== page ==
Breakdown in the brain network subserving moral judgment in criminal psychopathy

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Publication Details

Author list: Soriano-Mas C
Publisher: Oxford University Press (OUP): Policy C - Option D / Oxford University Press
Publication year: 2012
Journal: Social Cognitive and Affective Neuroscience (1749-5016)
Volume number: 7
Issue number: 8
Start page: 917
End page: 923
Number of pages: 7
ISSN: 1749-5016
eISSN: 1749-5024
Languages: English-Great Britain (EN-GB)


Abstract

Neuroimaging research has demonstrated the involvement of a well-defined
brain network in the mediation of moral judgment in normal population,
and has suggested the inappropriate network use in criminal psychopathy.
We used functional magnetic resonance imaging (fMRI) to prove that
alterations in the brain network subserving moral judgment in criminal
psychopaths are not limited to the inadequate network use during moral
judgment, but that a primary network breakdown would exist with
dysfunctional alterations outside moral dilemma situations. A total of
22 criminal psychopathic men and 22 control subjects were assessed and
fMRI maps were generated to identify (i) brain response to moral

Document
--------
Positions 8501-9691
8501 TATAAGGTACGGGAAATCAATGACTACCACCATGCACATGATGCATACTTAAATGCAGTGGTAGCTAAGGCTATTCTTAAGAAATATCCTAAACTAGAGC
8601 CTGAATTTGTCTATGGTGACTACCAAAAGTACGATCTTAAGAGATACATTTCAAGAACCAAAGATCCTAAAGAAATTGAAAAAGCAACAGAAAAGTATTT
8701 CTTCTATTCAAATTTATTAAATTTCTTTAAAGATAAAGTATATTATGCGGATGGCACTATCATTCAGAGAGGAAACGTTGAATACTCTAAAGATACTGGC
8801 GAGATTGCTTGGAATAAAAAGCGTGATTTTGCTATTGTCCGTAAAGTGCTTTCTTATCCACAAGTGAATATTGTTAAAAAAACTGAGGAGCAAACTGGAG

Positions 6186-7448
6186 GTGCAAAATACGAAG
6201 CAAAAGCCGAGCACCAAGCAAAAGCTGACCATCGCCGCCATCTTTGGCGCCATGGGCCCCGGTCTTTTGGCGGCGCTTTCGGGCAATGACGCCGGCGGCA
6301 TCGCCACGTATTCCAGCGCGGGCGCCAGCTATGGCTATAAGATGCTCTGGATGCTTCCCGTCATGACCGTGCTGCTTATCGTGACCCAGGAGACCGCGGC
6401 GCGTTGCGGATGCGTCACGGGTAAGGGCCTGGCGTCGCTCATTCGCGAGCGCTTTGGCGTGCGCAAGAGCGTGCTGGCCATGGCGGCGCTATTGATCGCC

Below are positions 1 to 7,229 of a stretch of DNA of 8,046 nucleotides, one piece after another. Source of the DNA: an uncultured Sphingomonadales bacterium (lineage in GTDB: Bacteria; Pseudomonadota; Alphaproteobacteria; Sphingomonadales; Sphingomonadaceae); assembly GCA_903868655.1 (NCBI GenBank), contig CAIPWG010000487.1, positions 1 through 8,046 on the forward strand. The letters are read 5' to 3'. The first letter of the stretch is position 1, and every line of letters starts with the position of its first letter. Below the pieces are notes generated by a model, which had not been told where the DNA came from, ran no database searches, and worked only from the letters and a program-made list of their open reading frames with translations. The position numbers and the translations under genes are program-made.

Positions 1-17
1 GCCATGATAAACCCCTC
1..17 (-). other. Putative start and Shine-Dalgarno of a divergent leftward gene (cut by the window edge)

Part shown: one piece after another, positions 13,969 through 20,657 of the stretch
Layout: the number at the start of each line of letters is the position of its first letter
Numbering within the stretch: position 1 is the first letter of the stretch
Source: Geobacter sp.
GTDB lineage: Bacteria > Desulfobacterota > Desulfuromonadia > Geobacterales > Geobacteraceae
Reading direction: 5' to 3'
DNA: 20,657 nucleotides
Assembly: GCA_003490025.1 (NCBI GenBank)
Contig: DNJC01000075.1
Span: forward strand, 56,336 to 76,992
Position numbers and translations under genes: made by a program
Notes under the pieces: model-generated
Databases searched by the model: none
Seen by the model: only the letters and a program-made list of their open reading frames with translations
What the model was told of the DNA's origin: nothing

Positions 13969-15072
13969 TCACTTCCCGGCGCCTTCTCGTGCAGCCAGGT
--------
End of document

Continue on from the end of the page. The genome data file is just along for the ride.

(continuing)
dilemmas, (ii) task-induced deactivation of the network during a
conventional cognitive task and (iii) the strength of functional
connectivity within the network during resting-state. The obtained
functional brain maps indeed confirmed that the network subserving moral
judgment is underactive in psychopathic individuals during moral
dilemma situations, but the data also provided evidence of a baseline
network alteration outside moral contexts with a functional
disconnection between emotional and cognitive elements that jointly
construct moral judgment. The finding may have significant social
implications if considering psychopathic behavior to be a result of a
primary breakdown in basic brain systems.


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Last updated on 2019-13-08 at 00:45